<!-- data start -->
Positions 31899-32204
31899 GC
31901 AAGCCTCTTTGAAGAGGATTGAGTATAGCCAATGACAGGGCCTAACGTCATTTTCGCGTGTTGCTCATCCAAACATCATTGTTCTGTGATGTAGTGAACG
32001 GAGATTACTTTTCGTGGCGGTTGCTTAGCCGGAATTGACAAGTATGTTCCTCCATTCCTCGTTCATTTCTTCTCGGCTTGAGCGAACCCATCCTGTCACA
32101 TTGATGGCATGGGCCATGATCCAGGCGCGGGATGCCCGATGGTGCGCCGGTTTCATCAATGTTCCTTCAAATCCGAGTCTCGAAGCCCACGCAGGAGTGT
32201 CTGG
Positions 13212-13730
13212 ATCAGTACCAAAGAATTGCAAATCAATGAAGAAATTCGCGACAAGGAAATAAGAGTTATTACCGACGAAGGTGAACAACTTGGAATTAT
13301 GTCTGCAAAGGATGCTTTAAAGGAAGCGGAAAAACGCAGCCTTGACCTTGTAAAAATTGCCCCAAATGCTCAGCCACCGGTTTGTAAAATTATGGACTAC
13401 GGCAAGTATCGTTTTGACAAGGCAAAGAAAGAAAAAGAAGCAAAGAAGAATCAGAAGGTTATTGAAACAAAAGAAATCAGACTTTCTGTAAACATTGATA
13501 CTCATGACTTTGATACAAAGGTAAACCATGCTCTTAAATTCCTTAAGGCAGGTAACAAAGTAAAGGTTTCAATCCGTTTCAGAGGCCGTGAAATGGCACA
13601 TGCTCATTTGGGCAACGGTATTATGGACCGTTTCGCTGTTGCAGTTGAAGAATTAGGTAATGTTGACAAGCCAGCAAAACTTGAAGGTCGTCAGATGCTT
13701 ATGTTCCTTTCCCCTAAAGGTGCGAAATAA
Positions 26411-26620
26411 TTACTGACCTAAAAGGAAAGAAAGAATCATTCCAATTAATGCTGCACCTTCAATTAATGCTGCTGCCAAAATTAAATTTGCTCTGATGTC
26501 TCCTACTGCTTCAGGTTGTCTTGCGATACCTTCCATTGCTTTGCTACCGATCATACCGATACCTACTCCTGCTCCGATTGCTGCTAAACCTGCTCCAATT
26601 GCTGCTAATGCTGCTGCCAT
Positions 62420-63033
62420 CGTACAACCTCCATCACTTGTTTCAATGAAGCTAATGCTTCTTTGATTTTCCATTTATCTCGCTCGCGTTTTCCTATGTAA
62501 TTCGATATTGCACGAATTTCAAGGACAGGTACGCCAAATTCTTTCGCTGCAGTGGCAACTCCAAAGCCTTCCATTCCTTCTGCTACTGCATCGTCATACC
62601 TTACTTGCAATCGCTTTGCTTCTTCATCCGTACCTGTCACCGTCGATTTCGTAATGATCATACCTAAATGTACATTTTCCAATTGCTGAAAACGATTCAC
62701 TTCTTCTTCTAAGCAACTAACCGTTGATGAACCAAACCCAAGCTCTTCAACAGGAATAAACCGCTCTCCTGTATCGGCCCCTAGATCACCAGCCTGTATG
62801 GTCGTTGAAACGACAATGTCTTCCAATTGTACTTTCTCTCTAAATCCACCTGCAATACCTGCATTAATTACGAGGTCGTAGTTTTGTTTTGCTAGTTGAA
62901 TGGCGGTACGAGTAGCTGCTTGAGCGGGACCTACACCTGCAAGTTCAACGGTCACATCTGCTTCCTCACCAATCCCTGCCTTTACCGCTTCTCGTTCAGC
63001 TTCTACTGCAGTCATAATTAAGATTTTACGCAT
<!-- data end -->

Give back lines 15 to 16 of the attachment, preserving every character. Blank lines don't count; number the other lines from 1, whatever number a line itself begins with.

26411 TTACTGACCTAAAAGGAAAGAAAGAATCATTCCAATTAATGCTGCACCTTCAATTAATGCTGCTGCCAAAATTAAATTTGCTCTGATGTC
26501 TCCTACTGCTTCAGGTTGTCTTGCGATACCTTCCATTGCTTTGCTACCGATCATACCGATACCTACTCCTGCTCCGATTGCTGCTAAACCTGCTCCAATT